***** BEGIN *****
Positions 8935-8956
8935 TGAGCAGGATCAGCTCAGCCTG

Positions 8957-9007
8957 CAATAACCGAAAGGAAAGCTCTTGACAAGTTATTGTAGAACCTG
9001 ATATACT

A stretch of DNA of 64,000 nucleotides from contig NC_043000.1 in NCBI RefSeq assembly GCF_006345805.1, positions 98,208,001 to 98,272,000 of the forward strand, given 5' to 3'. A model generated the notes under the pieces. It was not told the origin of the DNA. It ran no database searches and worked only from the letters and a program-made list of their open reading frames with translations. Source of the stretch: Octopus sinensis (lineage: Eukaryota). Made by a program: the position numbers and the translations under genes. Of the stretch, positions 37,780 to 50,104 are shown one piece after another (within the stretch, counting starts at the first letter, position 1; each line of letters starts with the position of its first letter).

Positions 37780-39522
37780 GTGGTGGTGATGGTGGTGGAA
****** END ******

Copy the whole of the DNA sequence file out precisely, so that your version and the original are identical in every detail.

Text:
Positions 8935-8956
8935 TGAGCAGGATCAGCTCAGCCTG

Positions 8957-9007
8957 CAATAACCGAAAGGAAAGCTCTTGACAAGTTATTGTAGAACCTG
9001 ATATACT

A stretch of DNA of 64,000 nucleotides from contig NC_043000.1 in NCBI RefSeq assembly GCF_006345805.1, positions 98,208,001 to 98,272,000 of the forward strand, given 5' to 3'. A model generated the notes under the pieces. It was not told the origin of the DNA. It ran no database searches and worked only from the letters and a program-made list of their open reading frames with translations. Source of the stretch: Octopus sinensis (lineage: Eukaryota). Made by a program: the position numbers and the translations under genes. Of the stretch, positions 37,780 to 50,104 are shown one piece after another (within the stretch, counting starts at the first letter, position 1; each line of letters starts with the position of its first letter).

Positions 37780-39522
37780 GTGGTGGTGATGGTGGTGGAA